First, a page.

In follow up to our previous blog article, we now want to explore the possibilities left for third-party payrolling companies under the WAB legislation.
The new legislation has not been in place long enough to be able to confirm with certainty whether it has a negative effect on the hiring habits of the end clients in the Netherlands.
However, we are already seeing some consequences of the legislation in the approaches that the recruitment and broker companies are taking to the situation.
We have also noticed new solutions being implemented by the third-party payroll companies in the run up to 2020.
Some end clients and broker companies (MSP providers) have now decided to completely discontinue the use of services by third-party payrollers.
In the cases where the contractor is not employed/payrolled directly by the company recruiting and placing the contractor, the advice of the end client is to utilise the self-employed solution.
This approach may be compliant in situations where the contractor can be fiscally classified as an independent, fulfilling the criteria set out by the tax office for working through their own companies.
But by far not all positions qualify for the status of self-employed and can therefore pose financial compliance risks for mostly the end client if used with the malicious intent of by-passing the WAB legislation.
We have to keep in mind here that if the tax office audits the end client and classifies the self-employed contractors as actual employees, the fines and back-dated tax payments will rest solely on the end client company rather than the individual contractor.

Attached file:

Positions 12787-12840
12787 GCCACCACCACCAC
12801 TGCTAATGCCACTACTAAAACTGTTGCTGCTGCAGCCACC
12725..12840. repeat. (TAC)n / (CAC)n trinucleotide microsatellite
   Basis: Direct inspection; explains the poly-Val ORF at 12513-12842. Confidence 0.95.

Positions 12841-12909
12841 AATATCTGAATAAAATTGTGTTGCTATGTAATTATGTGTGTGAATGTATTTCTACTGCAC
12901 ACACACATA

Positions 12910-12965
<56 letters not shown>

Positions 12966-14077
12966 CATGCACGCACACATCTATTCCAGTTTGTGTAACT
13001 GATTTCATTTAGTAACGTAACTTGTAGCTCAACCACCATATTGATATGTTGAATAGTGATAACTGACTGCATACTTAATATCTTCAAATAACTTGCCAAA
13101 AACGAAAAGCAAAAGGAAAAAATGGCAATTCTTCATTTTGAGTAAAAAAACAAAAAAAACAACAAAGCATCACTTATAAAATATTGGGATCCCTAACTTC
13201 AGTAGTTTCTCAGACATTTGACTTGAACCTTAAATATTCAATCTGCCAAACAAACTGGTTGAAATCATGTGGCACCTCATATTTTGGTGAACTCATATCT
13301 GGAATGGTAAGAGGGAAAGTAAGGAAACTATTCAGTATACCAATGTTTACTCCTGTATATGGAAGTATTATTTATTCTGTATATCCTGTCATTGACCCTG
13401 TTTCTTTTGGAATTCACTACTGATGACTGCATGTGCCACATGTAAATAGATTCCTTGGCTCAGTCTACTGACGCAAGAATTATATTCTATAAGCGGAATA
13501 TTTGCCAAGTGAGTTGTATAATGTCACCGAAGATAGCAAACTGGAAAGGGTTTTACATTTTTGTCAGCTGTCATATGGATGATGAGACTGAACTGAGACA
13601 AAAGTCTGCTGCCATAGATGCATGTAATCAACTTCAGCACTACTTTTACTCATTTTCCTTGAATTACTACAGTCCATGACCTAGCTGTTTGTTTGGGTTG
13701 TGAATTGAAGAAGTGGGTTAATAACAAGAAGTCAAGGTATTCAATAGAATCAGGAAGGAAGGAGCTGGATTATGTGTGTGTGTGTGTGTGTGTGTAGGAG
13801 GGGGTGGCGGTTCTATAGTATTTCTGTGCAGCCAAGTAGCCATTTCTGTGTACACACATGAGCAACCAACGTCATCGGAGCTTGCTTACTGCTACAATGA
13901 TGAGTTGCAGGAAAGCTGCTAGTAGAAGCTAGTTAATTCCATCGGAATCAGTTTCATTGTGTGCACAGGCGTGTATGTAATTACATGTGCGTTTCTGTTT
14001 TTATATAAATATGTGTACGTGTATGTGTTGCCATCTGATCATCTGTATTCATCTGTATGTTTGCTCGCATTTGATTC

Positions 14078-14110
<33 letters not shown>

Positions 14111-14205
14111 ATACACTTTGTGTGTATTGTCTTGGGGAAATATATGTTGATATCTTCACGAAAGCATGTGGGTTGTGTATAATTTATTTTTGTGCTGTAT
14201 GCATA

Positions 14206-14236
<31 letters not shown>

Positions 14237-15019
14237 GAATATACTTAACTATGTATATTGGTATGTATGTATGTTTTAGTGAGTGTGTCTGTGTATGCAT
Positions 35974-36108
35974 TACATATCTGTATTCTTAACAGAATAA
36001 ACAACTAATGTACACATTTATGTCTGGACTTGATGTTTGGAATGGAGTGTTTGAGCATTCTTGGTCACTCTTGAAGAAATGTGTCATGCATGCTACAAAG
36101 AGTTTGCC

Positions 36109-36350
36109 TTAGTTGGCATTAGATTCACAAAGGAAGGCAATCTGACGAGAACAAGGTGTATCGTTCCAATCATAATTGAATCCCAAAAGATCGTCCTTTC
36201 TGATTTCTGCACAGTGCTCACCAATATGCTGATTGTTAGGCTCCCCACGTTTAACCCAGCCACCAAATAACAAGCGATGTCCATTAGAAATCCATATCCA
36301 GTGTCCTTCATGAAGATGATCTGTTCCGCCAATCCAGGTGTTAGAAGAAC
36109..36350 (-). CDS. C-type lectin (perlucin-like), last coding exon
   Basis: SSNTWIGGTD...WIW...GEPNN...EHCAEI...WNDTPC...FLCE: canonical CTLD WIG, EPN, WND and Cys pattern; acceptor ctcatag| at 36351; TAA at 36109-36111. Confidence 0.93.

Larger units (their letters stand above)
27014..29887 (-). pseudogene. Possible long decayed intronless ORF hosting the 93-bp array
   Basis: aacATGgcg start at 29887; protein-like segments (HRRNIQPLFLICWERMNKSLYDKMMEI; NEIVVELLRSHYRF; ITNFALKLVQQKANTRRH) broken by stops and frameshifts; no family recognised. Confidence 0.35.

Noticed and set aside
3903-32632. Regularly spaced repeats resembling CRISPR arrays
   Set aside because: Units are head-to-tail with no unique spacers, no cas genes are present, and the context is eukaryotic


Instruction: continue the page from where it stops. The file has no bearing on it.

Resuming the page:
In our opinion this approach can work if applied correctly within the legal framework but is not suitable across the board. Clients often do not realise that under the WAADI Act the self-employed individuals are entitled to the same labour terms as their internal staff.
Another creative solution we have noted being offered by third-party payroll companies, as well as large recruitment organisations, so far is appearing to have carried out the recruitment activities themselves whereas the candidates were actually recruited by the clients. This surely seems to satisfy the WAB requirements of combining recruitment and payroll, however the bigger question is whether this approach will hold up to audits where the recruitment of the contractor would have to be proven and evident.
The usual auditing authorities such as the SNCU, SNA and SZW will be carrying out the audits of the WAB legislation in 2020 and the fines for non-compliance can be divided across the contract chain, leaving the end client potentially exposed to risks.
Most third-party payroll companies have reverted to applying the end client labour terms and conditions to all contractor placements and taking into account the shorter contract duration possibilities, unless they can traceably prove that the recruitment process was done by them.
In some cases, the end clients do not even have a complex labour term structure, making it relatively easy for third-party payrollers to apply their conditions to temporary contractors.
Mazura has long adopted this type of approach to the WAB legislation and always requests the end client labour terms from the recruitment agencies or clients directly prior to actual salary calculations.
This may seem more tedious for recruitment agencies, but is certainly the most compliant way of dealing with the current legislation.
The last compliant option under the WAB is for recruitment agencies to start an in-house payroll or for payroll companies to start in-house recruitment services.
As a company we have decided against the last option since this is not our area of expertise and we do not want a conflict of interest with our recruitment agency partners.
We have however designed a solution for recruitment agencies who want to start an in-house payroll.
We will gladly provide more information on this later.